Places Known For

including game


throughout the country. Playoff games are usually held at venues in Metro Manila, most often in the Araneta Coliseum. However, recent incentives to promote the league throughout the country has seen several games held out-of-town, including Game 1 of the 2010–11 PBA Philippine Cup Finals, which was held in Victorias, Negros Occidental. Wikipedia:Antipolo Commons:Category:Antipolo City

Birmingham, Alabama

player who played for the NBA (National Basketball Association)'s Philadelphia 76ers from 1980 to 1988. He was dubbed "The Boston Strangler" by Boston, Massachusetts sportswriters during the 76ers' and Boston Celtics' rivalry in the early 1980s because of his ability to single-handedly dominate games against the Celtics, including Game 7 of the 1982 Eastern Conference Finals when he scored 34 points in the game. He also scored 30 points in Game 2, 39 points in Game 4 and averaged 26.4 points per game in that series. DATE OF BIRTH November 23, 1957 PLACE OF BIRTH Birmingham (Birmingham, Alabama), Alabama DATE OF DEATH folded 1995 location Birmingham (Birmingham, Alabama), Alabama, United States field Legion Field Former concepts *'''American Fare''' was a chain of hypermarkets that first opened in January 1989. American Fare was a joint venture between Kmart (which owned 51 percent), and Birmingham, Alabama-based Bruno's Supermarkets. The first store opened near Atlanta, Georgia. American Fare’s He entered the Army on September 1, 1942, and was a member of the 2nd Battalion, 29th Quartermaster Regiment. He was a passenger aboard the Dutch (Netherlands) steamer USAT ''s'Jacob'' (SS s'Jacob) on March 8, 1943, which was near Porlock Harbor (Porlock Bay, Papua New Guinea), New Guinea, when the ship was hit by Japanese bombers. 125px right thumb City plan of Birmingham, Alabama drawn by Warren Manning. (Image:Birmingham District copy.jpg) In 1919, Manning’s talents took him to Birmingham, Alabama, where he worked on a new design for the city. He recommended a radical resource-based plan which included “multiple neighborhood-based centers determined by available resources” (Karson, 2001). He also makes note of the importance of parks throughout the city stating that “the cities that are best designed have about one-eight of their area in parks and about one acre to 75 people” (Manning, 1919). This approach was in direct contrast to the then popular City Beautiful movement which emphasized monumental civic centers and Beaux Arts architecture style public buildings (Karson, 2001). The architectural design of the Chicago Columbian Exposition was based in the City Beautiful movement, but now, on his own, Manning decided on a different course following his own landscape theories which were based on the natural available resources. This idea was the basis for his creation of the “wild garden” which he applied to many of his landscape designs.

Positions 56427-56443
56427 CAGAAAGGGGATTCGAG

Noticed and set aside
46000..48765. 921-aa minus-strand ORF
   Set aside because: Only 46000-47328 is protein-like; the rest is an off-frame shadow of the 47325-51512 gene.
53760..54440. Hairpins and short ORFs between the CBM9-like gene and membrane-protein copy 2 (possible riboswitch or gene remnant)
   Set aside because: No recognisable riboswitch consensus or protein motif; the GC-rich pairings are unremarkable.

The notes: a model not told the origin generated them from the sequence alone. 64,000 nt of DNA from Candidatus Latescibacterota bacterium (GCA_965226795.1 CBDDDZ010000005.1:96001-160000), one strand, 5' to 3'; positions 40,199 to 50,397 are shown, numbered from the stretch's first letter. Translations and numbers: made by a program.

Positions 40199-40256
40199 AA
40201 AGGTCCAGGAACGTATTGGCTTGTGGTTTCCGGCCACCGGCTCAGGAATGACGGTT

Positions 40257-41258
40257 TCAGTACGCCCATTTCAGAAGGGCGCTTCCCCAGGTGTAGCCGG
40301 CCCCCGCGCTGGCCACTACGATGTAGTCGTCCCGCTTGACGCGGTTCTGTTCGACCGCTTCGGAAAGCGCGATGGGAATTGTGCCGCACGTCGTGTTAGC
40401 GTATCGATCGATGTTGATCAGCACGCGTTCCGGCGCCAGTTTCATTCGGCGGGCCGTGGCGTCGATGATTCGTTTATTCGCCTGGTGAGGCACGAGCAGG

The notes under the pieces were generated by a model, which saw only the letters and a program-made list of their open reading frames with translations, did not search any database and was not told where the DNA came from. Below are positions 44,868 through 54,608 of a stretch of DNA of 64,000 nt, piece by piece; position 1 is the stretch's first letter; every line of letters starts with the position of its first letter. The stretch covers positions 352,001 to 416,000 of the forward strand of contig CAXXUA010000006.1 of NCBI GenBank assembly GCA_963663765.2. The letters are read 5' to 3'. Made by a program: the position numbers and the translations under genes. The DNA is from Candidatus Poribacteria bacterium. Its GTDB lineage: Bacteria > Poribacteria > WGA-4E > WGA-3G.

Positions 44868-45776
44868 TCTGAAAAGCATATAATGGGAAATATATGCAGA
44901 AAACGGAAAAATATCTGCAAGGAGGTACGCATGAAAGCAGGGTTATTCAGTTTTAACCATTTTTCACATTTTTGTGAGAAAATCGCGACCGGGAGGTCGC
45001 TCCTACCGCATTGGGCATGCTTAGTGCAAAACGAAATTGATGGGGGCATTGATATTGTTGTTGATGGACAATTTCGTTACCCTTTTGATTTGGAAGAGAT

Association NBA 's Philadelphia 76ers from 1980 to 1988. He was dubbed "The Boston Strangler" by Boston, Massachusetts sportswriters during the 76ers' and Boston Celtics' rivalry in the early 1980s because of his ability to single-handedly dominate games against the Celtics, including Game 7 of the 1982 Eastern Conference Finals when he scored 34 points in the game. He also scored 30 points in Game 2, 39 points in Game 4 and averaged 26.4 points per game in that series. In late 1774, the First Continental Congress sent letters (Letters to the inhabitants of Canada) to Montreal denouncing the Quebec Act for being undemocratic and for promoting Catholicism by allowing Catholics to hold civil service positions and reinstating the tithe. John Brown (John Brown of Pittsfield), an agent for the Boston Committee of Correspondence, arrived in Montreal in early 1775 as part of an effort to persuade citizens to send delegates to the Second Continental Congress, scheduled to meet in May 1775. Carleton, while aware of this activity, did nothing to prevent it, beyond discouraging publication of the Congressional letter in the province's only newspaper. '''Fort Western''' was a colonial (Colonial history of the United States) outpost at the head of navigation on the Kennebec River at modern Augusta, Maine, United States. It was built in 1754 by a Boston land company ''(the Kennebec Proprietors)'' to promote settlement in the area. The fort was a log palisade with blockhouses which protected a store and warehouse. It was never directly attacked. From a high elevation a large rectangular enclosure commanded the river for more than a mile. Blockhouses 24 feet square and watch-boxes 12 feet square guarded opposite corners, and within stood a two-story main house 100 feet by 32 feet. In 1932, a Boston-based group won a new NFL franchise and was awarded the remains of the failed Newark organization. The new team would be named the Boston Braves, now the Washington Redskins. However, the NFL does not consider the Redskins to be a continuation of the Tornadoes, just as it does not consider the Tornadoes to be a continuation of the Duluth Eskimoes. Due to various transactions, it can be argued that the Kelleys Eskimos still exist today, at least indirectly. Edwin Simandl, a promoter in Orange, New Jersey; bought the defunct franchise for the 1929 season (1929 NFL season) and used it to promote his decades-old Orange Tornadoes to the major leagues. The Tornadoes moved to Newark (Newark, New Jersey) for the 1930 season (1930 NFL season) before going back to the minors. When Simandl handed the franchise rights back to the league, it was understood that the first new expansion team of the 1931 season would receive the Tornadoes' old franchise. Because of the Great Depression, no teams were admitted to the league in 1931. In 1932, a Boston group received the next expansion franchise and was awarded the remains of the Tornadoes organization. This group used it to start the Boston Braves. In 1933, the team was renamed the Redskins, and in 1937 it moved to Washington, D.C. where it still plays today as the Washington Redskins. However, due to the two-year period of dormancy, the Redskins and the NFL consider the Boston Washington franchise as a separate organization dating to 1932, and not as a continuation of the Kelleys Eskimos line. '''Boston College''' ('''BC''') is a private (private university) Jesuit research university located in the village of Chestnut Hill, Massachusetts, USA. It has 9,200 full-time undergraduates and almost 5,000 graduate students. Its name reflects its early history as a liberal arts college and preparatory school (University-preparatory school) in Boston's South End (South End, Boston, Massachusetts). It is a member of the 568 Group and the Association of Jesuit Colleges and Universities. Its main campus is a historic district (Historic district (United States)) and features (Boston College Main Campus Historic District) some of the earliest examples of collegiate gothic architecture in North America. Beginnings Temple University was founded in 1884 by Dr. Russell Conwell, a Yale-educated Boston lawyer, orator, and ordained Baptist minister (Minister (Christianity)), who had served in the Union Army during the American Civil War. Conwell came to Pennsylvania in 1882 to lead the Grace Baptist Church while he began tutoring working class citizens late at night to accommodate their work schedules. These students, later dubbed "night owls," were taught in the basement of Conwell's Baptist Temple, hence where the university receives its name. The Grace Baptist Church quickly grew popular within the North Philadelphia area. A temporary board of trustees was created to handle the rapidly growing formalities associated with the church's programs. When the board conducted its first meeting they named Russell H. Conwell president of “The Temple College.” Within the coming months, Grace Baptist Church appointed a new board of trustees, printed official The league allowed the Maroons to suspend operations for the 1938–39 season (1938–39 NHL season). The Maroons' owners tried to sell to interests in St. Louis, Missouri. Earlier in the decade, St. Louis proved that it could support NHL hockey when the Ottawa Senators (Ottawa Senators (original)) moved there to become the Eagles (St. Louis Eagles). However, while the Eagles had drawn very well, they survived only one season, due to the high costs of traveling to Boston, Montreal, and Toronto (the Eagles had assumed the Senators' place in the Canadian Division in defiance of all geographic reality). The league was not about to give St. Louis another chance given the economic situation of the time. When fighting in the American Revolutionary War began, he organized and led a local militia troop of 60 men to Boston where he fought at the Battle of Bunker Hill as a captain in Colonel John Stark’s First New Hampshire Regiment (1st New Hampshire Regiment). He then volunteered to serve under Benedict Arnold during the difficult American expedition to Quebec (Arnold's expedition to Quebec). His journal is an important record for that campaign. He was captured on December 31, 1775, during the Battle of Quebec (Battle of Quebec (1775)) and detained for a year. He was released on parole in May 1776, but he was not exchanged until March 1777. commons:Boston